Midnight Special: A Lacking Plot Makes for a Disappointing Ride (Blu-ray)


The Film:

Admittedly, I have never been that big a fan of Jeff Nichols’ work. There were those that absolutely adored his “Take Shelter,” while I found it to be a rather tedious slog which lacked a narrative to connect with. There were also those that really enjoyed “Mud,” but once more, the film was undone by shoddy pacing, a bloated runtime, and a story that didn’t hold much interest (though it did contain an excellent performance from Matthew McConaughey). Now he brings us his latest work, entitled “Midnight Special,” a film which has also been receiving a fair bit of praise, but is it truly deserved this time, or is it once again misplaced on a project that is doomed to disappoint?

The film follows a young boy, Alton (Jaeden Lieberher), who has been abducted from a cult by his father, Roy (Michael Shannon), and a family friend, Lucas (Joel Edgerton). From early on, it’s clear that Alton is a very special little boy, shown not only through his wondrous eyes that flash bright lights, but also through the various abilities he has demonstrated. Alton believes that he is being drawn to a certain spot in Florida that he must reach by a specific date, a task that Roy and Lucas are willing to put their lives on the line for. However, it’s not going to be easy, especially with police on the lookout for them, and the FBI vigorously trying to track them down.

“Midnight Special” is a film that seemed to have quite a lot going for it. Michael Shannon is usually a very dependable actor, having given us several great performances in films like “Revolutionary Road” (which earned him an Oscar nod), “99 Homes” (which earned him a SAG award nod), and “Take Shelter” (he would prove to be the film’s main highlight). It also presents an intriguing premise. All we know of for most of the film is that this young boy has been taken by his father and is being transported to a specific location. We don’t know the reason, nor do we know who or what this young boy is. Is he a normal human with powers, an alien, or something else entirely? It’s the kind of premise that a talented writer could do a million different things with, but alas, it’s coming from Jeff Nichols, who, as noted earlier, has been known to churn out screenplays that end up failing to captivate.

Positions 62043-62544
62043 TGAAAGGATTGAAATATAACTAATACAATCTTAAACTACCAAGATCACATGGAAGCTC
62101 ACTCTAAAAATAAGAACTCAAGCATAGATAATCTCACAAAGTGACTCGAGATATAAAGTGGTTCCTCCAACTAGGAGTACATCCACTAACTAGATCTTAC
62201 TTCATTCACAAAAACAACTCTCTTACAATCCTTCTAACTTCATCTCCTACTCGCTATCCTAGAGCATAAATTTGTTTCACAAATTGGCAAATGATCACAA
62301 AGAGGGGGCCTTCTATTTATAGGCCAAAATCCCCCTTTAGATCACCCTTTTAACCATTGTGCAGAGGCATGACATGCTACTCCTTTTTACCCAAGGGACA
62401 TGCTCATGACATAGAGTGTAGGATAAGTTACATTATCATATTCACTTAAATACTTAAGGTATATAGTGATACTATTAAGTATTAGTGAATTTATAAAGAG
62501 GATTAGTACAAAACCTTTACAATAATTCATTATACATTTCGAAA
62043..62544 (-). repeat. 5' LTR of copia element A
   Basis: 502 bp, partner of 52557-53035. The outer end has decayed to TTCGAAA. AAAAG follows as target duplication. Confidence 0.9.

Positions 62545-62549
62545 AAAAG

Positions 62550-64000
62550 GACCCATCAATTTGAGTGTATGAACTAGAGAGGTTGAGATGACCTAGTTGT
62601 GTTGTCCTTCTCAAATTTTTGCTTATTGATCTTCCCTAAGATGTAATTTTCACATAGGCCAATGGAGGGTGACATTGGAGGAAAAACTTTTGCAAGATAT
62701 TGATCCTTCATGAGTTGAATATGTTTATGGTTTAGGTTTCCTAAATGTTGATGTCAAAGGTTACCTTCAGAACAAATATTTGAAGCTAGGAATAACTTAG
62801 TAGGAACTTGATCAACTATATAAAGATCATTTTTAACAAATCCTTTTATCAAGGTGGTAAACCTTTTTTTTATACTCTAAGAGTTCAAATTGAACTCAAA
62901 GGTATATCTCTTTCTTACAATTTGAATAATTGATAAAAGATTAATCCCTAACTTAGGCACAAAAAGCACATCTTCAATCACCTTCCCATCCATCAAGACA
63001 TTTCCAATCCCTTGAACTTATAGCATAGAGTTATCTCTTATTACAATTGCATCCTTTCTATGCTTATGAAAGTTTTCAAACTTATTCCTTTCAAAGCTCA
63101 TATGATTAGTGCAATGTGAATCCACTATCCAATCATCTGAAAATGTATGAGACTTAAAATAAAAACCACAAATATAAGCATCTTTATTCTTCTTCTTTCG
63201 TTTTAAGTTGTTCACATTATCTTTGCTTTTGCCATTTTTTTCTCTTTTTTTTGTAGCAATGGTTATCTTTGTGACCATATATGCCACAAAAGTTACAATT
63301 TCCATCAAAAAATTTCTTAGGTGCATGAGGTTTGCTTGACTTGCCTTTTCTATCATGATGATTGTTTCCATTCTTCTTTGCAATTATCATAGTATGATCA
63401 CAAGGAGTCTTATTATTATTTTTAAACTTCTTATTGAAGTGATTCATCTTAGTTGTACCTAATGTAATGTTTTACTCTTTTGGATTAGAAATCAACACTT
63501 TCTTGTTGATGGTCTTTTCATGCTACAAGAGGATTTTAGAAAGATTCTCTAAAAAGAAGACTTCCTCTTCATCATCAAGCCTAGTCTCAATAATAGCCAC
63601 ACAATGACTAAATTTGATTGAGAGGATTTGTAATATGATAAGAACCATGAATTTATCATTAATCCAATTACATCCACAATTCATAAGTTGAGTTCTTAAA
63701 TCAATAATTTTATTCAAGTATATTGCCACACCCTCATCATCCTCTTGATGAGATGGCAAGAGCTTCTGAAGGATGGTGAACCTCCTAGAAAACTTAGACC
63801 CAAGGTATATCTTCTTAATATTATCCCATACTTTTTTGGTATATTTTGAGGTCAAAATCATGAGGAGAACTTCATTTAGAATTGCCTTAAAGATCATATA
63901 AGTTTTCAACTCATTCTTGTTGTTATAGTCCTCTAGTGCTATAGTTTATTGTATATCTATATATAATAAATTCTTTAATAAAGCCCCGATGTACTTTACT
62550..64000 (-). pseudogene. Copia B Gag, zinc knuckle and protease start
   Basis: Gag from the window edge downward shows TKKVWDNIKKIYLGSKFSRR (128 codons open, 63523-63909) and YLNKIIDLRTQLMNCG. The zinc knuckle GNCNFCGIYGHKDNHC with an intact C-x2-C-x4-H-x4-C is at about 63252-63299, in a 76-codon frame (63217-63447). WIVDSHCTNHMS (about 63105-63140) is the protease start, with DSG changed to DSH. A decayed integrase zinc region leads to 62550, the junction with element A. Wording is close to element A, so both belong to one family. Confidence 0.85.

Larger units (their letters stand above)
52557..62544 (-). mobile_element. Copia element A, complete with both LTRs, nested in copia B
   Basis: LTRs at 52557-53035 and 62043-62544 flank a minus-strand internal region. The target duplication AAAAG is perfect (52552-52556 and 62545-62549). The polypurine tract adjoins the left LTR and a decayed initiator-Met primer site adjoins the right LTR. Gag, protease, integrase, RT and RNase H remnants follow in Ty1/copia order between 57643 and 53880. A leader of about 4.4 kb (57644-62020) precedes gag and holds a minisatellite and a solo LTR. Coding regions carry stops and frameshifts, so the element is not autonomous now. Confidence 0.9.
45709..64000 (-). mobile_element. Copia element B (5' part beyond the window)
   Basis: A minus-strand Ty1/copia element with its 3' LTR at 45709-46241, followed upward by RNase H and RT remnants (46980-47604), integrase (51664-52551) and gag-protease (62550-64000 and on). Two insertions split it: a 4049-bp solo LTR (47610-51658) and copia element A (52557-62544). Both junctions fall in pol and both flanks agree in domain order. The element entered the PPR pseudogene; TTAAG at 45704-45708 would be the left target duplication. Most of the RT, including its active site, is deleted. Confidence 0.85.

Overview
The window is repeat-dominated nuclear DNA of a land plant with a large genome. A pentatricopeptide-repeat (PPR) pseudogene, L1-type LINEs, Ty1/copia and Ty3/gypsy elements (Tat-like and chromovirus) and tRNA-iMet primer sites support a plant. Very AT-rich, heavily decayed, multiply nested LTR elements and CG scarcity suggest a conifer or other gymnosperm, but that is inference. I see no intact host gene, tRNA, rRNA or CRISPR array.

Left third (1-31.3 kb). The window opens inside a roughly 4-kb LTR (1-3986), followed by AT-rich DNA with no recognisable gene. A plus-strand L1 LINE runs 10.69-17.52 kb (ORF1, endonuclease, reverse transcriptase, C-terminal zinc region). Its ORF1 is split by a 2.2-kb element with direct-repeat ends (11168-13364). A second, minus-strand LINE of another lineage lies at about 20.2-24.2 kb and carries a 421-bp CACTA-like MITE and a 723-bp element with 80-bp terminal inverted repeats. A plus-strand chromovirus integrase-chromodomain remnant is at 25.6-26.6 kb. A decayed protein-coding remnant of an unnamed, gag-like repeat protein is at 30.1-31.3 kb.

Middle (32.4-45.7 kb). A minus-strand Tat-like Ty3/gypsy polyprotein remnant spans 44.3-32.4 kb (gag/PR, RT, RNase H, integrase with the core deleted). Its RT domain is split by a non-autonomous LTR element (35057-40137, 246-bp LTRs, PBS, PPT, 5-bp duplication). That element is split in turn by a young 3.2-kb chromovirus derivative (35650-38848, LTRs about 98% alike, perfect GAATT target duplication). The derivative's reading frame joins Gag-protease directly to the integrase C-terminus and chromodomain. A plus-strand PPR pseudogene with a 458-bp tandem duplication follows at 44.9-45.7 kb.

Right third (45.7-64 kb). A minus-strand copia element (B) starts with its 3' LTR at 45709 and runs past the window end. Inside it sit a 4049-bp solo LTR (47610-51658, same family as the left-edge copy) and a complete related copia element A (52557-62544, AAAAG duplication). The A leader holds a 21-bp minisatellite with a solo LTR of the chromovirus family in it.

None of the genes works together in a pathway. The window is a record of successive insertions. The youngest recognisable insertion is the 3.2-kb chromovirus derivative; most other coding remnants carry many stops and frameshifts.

The main problem with “Midnight Special” is that Nichols simply doesn’t do much of anything with the premise that he lays out. It is indeed a fascinating setup, but there’s no story development to be found, the same of which can be said regarding the character development. The characters end up being so flat and so dull that you never end up having a single reason to care about whether they reach their destination or not. Even Michael Shannon seems genuinely uninterested throughout, leading to a very rare bland performance. It’s not his fault though, as his character, along with everyone else, is given so little to do that you truly have to wonder why anyone would sign up for this film in the first place.

If the mystery has somehow kept you watching until the end, even there you will be let down once more. It’s the kind of ending that Nichols didn’t want to bother explaining, so it comes with a general sense of laziness about it. There’s a very slight partial explanation about halfway through, but it still leaves a lot to be desired. If the ending was going to be this weak, Nichols needed to put a lot more effort into the story preceding it, as well as the characters that we follow on what’s supposed to be a suspenseful and emotional journey, for without these attachments, any ending would seemed destined to fail, regardless of how well-written or executed it is.

When it comes right to it, “Midnight Special” is just another forgettable entry in Jeff Nichols’ filmography, one that will scarcely stay in your mind for more than a couple of hours after it ends. However, with such a lack of substance, it’s hardly surprising. There’s simply nothing to grasp on to here, nothing to make this film the least bit memorable. It plays on the screen for about two hours and then disappears, leaving dead air behind in its wake. It’s all the more disappointing because it seems like Nichols wanted to tell a grand, emotional story, one that would really strike a chord with fans of science-fiction, but the flat writing just doesn’t allow him to get anywhere near what he wanted to accomplish, merely leaving one to wonder if he’ll ever churn out something to make him deserving of his decent reputation.

Video/Audio:

“Midnight Special” comes to Blu-ray in a 2.4:1, 1080p High Definition transfer of excellent quality. The film has several dark scenes, but the picture is always perfectly sharp and clear, which does a fine job of showing off the film’s decent special effects. The 5.1 DTS-HD Master Audio is likewise outstanding, presenting the dialogue, score, and sound effects in great quality. Overall, the film has been given marvelous treatment, leaving little room for complaint.

Special Features:

Origins (13 Minutes): A series of brief featurettes that explore the characters of Roy, Sarah, Lucas, Sevier, and Alton, featuring interviews with Jeff Nichols and the cast.

The Unseen World (5 Minutes): A featurette that takes a look at designing the other world.

Conclusion:

“Midnight Special” represents another disappointing entry in Jeff Nichols’ filmography, one that suffers from his usual list of problems, including a lacking narrative, poor character development, and shoddy pacing. This was certainly a story that had potential, but with Nichols’ unwillingness to do anything with it, it’s hardly a surprise that it turned out to be an instantly forgettable experience.

Score: 2.5/5

Now available on Blu-ray and DVD.

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